April 17

“The hand of the Lord hath wrought this.” Job 12:9

In one of George MacDonald’s books occurs this fragment of conversation: “I wonder why God made me,” said Mrs. Faber bitterly. “I’m sure I don’t know what was the use of making me!”

“Perhaps not much yet,” said Dorothy, “but then He hasn’t done with you yet. He is making you now, and you are quarrelling with the process.”

If men would but believe that they are in process of creation, and consent to be made—let the Maker handle them as the potter the clay, yielding themselves in resplendent motion and submissive, hopeful action with the turning of His wheel—they would ere long find themselves able to welcome every pressure of that hand on them, even when it was felt in pain; and sometimes not only to believe but to recognize the Divine end in view, the bringing of a son unto glory. (Streams in the Desert)

I watched a cow standing in dense green alfalfa strain its neck through barbed wire to eat spindly weeds growing a few feet beyond the fence. Contrary to popular opinion, the grass is not greener beyond our reach. It may be natural to desire something other than what we are or possess, but such dissatisfaction as a rule proves destructive. Beware of any line of reasoning that begins with, “If only . . . “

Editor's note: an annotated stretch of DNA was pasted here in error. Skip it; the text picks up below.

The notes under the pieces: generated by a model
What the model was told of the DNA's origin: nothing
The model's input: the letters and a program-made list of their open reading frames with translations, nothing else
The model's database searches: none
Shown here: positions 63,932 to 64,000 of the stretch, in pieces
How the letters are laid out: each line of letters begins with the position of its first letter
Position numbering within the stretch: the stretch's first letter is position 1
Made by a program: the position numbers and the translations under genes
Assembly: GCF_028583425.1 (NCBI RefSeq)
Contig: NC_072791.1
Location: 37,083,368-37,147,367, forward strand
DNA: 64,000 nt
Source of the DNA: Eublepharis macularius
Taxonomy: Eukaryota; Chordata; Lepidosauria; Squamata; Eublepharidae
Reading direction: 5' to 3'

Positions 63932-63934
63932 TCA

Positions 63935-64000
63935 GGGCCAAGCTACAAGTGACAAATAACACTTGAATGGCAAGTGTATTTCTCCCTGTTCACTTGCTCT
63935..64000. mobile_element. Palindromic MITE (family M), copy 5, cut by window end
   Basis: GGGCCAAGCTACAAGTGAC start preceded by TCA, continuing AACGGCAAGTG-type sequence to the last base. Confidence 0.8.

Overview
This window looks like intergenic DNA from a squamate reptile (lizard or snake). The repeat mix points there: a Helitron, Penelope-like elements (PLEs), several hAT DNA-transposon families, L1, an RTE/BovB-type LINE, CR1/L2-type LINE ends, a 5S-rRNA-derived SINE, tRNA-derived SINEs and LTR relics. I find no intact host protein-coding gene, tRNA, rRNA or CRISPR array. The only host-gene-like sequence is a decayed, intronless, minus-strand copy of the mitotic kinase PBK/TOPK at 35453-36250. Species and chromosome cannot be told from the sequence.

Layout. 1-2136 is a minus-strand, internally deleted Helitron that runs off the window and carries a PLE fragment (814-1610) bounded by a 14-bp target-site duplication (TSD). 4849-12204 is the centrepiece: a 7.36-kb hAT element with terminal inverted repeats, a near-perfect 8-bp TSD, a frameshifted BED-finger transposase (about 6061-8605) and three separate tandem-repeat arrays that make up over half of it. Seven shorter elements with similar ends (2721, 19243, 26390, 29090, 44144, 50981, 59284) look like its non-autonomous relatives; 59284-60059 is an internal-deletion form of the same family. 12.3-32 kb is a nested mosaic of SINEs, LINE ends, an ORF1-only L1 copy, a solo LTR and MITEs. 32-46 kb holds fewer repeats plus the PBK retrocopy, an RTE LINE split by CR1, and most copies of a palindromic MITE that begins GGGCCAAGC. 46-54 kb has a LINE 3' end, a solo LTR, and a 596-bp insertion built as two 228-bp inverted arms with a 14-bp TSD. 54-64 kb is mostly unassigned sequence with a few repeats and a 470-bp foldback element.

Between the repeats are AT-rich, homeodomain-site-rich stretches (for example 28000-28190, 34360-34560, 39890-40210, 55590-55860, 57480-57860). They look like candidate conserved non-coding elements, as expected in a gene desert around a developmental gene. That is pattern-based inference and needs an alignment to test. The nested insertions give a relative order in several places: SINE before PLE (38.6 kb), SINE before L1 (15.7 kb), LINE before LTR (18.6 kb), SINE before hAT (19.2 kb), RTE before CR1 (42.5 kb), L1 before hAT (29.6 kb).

Jesus weighs in on the dilemma when he emphatically states, “If any man will come after me, let him deny himself, and take up his cross daily, and follow me” (Luke 9:23). During the years I taught undergraduate ministry students, I encountered what I consider to be a common misunderstanding of this essential component of discipleship. Perhaps by default, the frequent interpretation communicated to church-goers is that self-denial equates to self-rejection.  Somehow we confuse denying self with rejecting or at least avoiding self-understanding. The difference is colossal; self-awareness is paramount to obeying Christ’s command. Daily denying of self invokes an ongoing process of personal discovery, for only when I embrace the way God has fashioned me am I ready to relinquish all that I am to Christ.  How can I offer to Christ what I am unaware is mine to give? Such a scenario is more akin to hypnosis than surrender. It is ludicrous to think Sovereign God created me uniquely, only to require me to opt for a lesser version of myself. If you want to serve Christ in the way that only you can, develop as fully as possible every gift granted you. The more I acknowledge and embrace my God-granted uniqueness, the better able am I to surrender and use that uniqueness in serving Him and others.

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